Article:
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Horace Simpson Wilkinson

NO greater service to the industrial and material progress of the United States has been performed than that given by the men who have led in the enterprises and move-ments that have created the great development of trade and traffic on the Great Lakes. For this development of water transportation is, more than any other, a basic cause for the great progress and prosperity of the wonder cities of the Great Lakes.

A prominent member of this group of progressive men is Horace Simpson Wilkinson, a resident of Syracuse, New York, but one of the most prominent personalities in connection with lake- carrying activities.

He was born in Shellsburg, Iowa, November 26, 1867, the son of Rev. Joseph G. Wilkinson, a Methodist minister, and Mary A. (Miller) Wilkinson. He received a public school education, but as a member of a family in which were six boys it became necessary that he should begin early to be self-supporting, and at the age of fifteen he began clerking in a store at Toledo, Iowa. He was an attentive student of mercantile methods and operations, and made quick progress, for he was only twenty years old when he was conducting a business of his own at Dodge City, Kansas. At the age of twenty-five he started an office, handling local stocks and bonds, in Syracuse, N. Y., and has continued to be prominent in financial operations in that city.

His entry into the transportation business dates back to 1903, when he established an enterprise known as the United States Transportation Company. He organized, directed construction, and put in operation that company, The L. C. Smith Transit Company, The Wilkinson Transportation Company, The American Transit Company, and The Standard Transportation Company, and has acted as president and general manager of these companies and of the Great Lakes Steamship Company, into which they have all been merged.

He has also other large interests in connection with lake transportation, being president of the Toledo Ship Building Company, of Toledo, Ohio; director of the Great Lakes Towing Company, of Cleveland, Ohio, and is a member of the executive committee of the Lake Carriers' Association, of Detroit, Michigan.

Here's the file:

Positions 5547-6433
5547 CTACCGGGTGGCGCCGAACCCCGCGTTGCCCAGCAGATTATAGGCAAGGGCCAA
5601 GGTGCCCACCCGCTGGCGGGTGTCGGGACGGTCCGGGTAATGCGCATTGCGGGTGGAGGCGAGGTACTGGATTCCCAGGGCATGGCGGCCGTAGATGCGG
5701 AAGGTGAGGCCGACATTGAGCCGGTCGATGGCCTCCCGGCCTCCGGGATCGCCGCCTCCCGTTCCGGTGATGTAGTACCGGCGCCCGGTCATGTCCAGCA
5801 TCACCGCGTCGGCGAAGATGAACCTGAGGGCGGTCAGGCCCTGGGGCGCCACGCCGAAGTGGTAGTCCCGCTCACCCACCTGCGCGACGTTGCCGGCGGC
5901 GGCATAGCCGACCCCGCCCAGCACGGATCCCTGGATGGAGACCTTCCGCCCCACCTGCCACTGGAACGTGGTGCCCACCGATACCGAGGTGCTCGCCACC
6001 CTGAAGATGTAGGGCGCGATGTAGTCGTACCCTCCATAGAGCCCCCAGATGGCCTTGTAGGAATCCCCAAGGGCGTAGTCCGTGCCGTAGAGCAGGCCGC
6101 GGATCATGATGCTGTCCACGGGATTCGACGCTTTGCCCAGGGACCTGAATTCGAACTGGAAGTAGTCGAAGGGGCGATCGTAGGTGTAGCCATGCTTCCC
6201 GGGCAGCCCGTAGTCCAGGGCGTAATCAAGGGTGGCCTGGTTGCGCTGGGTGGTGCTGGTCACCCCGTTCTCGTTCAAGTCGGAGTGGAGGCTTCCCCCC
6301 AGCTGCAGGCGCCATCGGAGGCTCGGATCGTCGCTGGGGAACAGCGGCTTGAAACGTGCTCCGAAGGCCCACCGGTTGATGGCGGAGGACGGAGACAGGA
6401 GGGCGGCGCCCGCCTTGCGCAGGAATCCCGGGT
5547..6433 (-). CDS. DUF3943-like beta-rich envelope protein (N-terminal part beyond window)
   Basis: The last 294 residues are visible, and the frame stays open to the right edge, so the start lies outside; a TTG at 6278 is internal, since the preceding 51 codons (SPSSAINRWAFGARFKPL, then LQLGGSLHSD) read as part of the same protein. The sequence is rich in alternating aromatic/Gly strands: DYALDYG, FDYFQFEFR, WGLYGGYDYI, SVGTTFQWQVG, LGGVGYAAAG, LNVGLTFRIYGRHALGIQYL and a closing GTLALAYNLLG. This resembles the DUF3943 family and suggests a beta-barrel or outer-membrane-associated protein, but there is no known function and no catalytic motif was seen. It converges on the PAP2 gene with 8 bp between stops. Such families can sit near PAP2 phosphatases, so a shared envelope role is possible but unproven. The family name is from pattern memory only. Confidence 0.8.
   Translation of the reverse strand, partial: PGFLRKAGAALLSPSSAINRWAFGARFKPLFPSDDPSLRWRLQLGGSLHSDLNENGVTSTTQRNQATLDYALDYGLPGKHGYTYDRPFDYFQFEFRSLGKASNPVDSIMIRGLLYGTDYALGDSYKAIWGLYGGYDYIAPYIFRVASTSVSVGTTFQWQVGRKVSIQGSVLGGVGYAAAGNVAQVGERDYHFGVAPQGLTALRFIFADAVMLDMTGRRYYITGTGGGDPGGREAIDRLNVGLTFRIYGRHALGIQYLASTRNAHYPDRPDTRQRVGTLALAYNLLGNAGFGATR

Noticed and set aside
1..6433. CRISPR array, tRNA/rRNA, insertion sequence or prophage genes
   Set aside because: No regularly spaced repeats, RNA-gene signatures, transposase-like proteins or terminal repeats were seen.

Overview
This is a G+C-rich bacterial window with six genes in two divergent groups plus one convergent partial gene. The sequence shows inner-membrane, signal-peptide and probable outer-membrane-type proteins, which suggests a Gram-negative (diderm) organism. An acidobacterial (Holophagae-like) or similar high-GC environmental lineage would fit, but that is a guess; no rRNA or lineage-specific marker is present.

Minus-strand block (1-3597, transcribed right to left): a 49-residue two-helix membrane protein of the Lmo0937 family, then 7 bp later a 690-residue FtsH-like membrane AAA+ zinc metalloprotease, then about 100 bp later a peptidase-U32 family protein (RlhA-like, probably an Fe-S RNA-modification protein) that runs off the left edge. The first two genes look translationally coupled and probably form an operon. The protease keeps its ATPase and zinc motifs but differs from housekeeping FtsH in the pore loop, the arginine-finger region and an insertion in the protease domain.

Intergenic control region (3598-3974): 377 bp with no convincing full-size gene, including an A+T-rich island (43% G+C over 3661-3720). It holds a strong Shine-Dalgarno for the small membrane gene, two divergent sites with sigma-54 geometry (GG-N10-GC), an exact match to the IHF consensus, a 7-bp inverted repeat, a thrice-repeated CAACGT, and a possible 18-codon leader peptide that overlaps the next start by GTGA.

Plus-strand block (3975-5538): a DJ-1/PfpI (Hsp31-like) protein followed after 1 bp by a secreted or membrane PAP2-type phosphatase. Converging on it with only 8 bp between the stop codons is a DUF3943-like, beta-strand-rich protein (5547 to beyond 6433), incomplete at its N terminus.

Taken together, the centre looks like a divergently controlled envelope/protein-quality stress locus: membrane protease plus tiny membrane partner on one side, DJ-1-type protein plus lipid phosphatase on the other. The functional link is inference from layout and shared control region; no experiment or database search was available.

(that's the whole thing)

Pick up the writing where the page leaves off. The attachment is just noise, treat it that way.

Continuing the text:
The Great Lakes Steamship Company's fleet is composed of twenty steamships, the largest of which is the steamer "H. S. Wilkinson," 8,338 gross tons, and the others are the steamers "Norway," 6,674 tons; "John B. Cowle," 6,614 tons; "Harry Coulby," 6,495 tons; "A. E. Nettleton." 6,286 tons; "Lyman C. Smith," 6,200 tons; "John Dunn, Jr.," 6,160 tons; "Denmark," 5,448 tons; "Charles Hubbard," 4,846 tons; "J. F. Dur- ston," 4,791 tons; "Smith Thompson," 4,786 tons; "Sweden," 4,702 tons; "Hurlbut W. Smith," 4,662 tons; "Wilbert L. Smith," 4,319 tons "Monroe C. Smith," 4,281 tons; "B. Lyman Smith," 4,271 tons; "Wm. Nottingham," 4,234 tons; "George B. Leonard," 4,037 tons; "Belgium," 3,860 tons; and'"Charles M. Warner," 3,812 tons.

Mr. Wilkinson is also a man of great prominence in the steel industry. He was one of the organizers and president and general manager of the Halcomb Steel Company of Syracuse, N. Y., one of the largest tool-steel manufacturing enterprises in the United States. He is now a director of the Crucible Steel Company of America and of the First National Bank of Syracuse, N. Y.

Mr. Wilkinson is a prominent citizen of the city of Syracuse and is largely interested in matters of its material and social welfare. This is especially applicable to the affairs of Syracuse University, an institution which has greatly prospered under a progressive chancellor and an able board of trustees, of which Mr. Wilkinson is an active member. He is also connected with other educational and charitable institutions.

He is a member of the Citizens', Century and Onondaga Clubs of Syracuse, N. Y the Union Club, Cleveland, Ohio; the Duquesne Club, Pittsburgh, Pa the Toledo Club, Toledo, Ohio; the Lawyers' Club, Republican Club and India House, New York, and the Blind Brook Golf Club, Greenwich, Conn.

Mr. Wilkinson has been especially influential in the development of lake transportation, and in support of the measures and activities of the Lake Carriers' Association.

 
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